This was a proper championship, with proper crowds and the place was packed, the atmosphere electric, with nearly every one of the tens of thousands there rooting for Lopez. As were most of the media. After all, why not? It was a wonderful tale waiting to be told and none of them anticipated Nicholas spoiling it all by having the nerve and the game to hold up under the strain.
As I remember it, Lopez started with two birdies and had another at the long 4th – and was still three behind. Nicholas, who holed a knee-trembler for a par at the 1st, then had a birdie and holed her pitch for an eagle three at the 4th. Game on.
I had a poxy edition with a half six deadline (British time) and the copy was usually a bit of a mish-mash because, essentially, with an 8-hour time difference bugger all had happened. Not this time. The first four holes were so sensational that the story wrote itself. I remember that there was a power cut but even it was well-timed, so I filed ok, then turned to Elspeth Burnside, a Scot working for numerous outlets and said, “You know, Elspeth, whatever happens from now on, we can’t lose.”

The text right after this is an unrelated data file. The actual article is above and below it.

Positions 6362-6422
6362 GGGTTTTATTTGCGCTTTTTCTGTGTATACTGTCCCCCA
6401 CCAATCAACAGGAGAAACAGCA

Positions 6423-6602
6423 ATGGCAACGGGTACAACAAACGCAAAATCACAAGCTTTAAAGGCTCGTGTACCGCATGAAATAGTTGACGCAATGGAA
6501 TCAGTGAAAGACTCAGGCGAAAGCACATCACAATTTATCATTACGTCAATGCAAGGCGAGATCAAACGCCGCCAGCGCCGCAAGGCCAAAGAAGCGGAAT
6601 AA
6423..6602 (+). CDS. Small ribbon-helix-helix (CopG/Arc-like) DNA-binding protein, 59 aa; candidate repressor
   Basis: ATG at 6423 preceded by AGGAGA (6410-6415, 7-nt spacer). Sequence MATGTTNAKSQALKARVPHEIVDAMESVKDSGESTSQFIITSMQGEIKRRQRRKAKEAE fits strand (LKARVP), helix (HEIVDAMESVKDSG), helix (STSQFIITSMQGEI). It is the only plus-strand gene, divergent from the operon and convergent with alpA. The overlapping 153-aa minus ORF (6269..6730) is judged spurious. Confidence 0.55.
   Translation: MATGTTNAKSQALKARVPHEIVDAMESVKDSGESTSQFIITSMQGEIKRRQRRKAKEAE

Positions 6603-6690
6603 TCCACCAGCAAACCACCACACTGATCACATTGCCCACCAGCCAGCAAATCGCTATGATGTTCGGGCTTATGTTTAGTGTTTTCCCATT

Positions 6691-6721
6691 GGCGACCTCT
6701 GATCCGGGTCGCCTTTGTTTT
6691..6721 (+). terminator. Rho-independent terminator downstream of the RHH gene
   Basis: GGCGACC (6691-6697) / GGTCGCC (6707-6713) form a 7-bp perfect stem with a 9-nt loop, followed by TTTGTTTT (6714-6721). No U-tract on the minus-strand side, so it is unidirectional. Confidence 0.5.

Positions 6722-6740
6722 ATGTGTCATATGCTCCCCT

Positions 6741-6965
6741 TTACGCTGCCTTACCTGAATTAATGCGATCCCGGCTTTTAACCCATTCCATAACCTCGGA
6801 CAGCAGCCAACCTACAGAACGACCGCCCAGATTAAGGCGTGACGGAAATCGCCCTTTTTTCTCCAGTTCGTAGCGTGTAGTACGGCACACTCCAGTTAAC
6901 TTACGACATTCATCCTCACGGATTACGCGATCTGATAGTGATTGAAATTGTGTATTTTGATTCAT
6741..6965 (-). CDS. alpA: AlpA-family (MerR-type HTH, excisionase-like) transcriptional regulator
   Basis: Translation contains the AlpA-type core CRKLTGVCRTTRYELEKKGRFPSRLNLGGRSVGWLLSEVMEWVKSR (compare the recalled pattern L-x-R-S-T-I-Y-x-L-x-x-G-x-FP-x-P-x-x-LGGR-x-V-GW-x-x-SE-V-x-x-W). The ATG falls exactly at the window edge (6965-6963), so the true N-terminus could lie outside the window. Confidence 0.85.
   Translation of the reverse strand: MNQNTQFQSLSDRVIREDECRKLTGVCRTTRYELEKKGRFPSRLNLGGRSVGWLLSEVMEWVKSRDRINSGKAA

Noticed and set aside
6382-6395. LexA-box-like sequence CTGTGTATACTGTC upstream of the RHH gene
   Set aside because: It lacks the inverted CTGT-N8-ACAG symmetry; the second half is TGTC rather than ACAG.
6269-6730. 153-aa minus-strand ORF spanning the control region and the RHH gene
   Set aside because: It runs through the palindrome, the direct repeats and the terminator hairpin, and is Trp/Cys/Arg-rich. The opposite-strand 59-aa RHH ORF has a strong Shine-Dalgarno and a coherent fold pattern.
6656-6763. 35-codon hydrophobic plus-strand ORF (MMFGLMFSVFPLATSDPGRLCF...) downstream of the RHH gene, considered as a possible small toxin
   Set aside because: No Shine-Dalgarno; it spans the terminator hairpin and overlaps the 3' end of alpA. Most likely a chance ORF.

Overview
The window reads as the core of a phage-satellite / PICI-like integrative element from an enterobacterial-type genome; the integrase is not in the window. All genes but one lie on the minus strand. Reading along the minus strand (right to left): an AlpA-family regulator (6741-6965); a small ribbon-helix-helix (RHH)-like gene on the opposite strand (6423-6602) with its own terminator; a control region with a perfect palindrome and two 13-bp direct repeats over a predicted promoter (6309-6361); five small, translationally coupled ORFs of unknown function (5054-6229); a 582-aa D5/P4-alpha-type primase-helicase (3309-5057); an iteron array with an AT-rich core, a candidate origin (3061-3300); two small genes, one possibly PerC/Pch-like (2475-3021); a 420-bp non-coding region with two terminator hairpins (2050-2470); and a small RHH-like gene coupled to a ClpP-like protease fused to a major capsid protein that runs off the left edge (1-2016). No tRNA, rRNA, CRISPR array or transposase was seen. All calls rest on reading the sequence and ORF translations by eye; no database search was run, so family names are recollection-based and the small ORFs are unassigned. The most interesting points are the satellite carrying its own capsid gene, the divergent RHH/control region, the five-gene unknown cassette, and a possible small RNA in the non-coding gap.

Nancy was a wonderful story and a wonderful person, so no problem there and I thought I didn’t really mind who won…..but as the day wore on, I realised that was nonsense; I really, really, really wanted Big Al to win.
And win she did – though a double bogey near the end set the nerves on edge and an alternative intro in the works. Nicholas, aided and abetted by Mark Fulcher, who was calmness personified and went on to more great things caddying for Justin Rose, shrugged off the setback and carried off the biggest prize of all.
And it all made the main edition.
Of course, one woman’s dream is another woman’s nightmare and there’s no escaping the fact that losing really, really hurts.On a more frivolous, cheerful note, I made good use of the cards I’d been hoarding for years and made a collage for my wardrobe door. How pleased was I to sort them all out but a few days later I discovered several more boxes of cards and realised I’d need the sort of wardrobe/closet space used by the late Doug Sanders to house his colourful collection of gear. RIP Doug, a very, very good golfer remembered more for his near misses in majors, particularly the 1970 Open at St Andrews where he missed THAT putt to win and was beaten by a shot by Jack Nicklaus in the 18-hole play-off.
Finally, congratulations to Sergio Garcia, his wife Angela and daughter Azalea on the arrival of Enzo Akins Garcia on the 10th of April. Someone, who’ll remain nameless, expressed disappointment that Sergio didn’t come up with a Masters-themed name for the new arrival. Well, I said, he could hardly have called him Magnolia, Georgia or Augusta. Back came the reply: What about Jack Verde Garcia……Very funny but thank goodness they had more sense! Enzo doesn’t know how lucky he is.
Finally, I leave you with this picture, just because it made me laugh.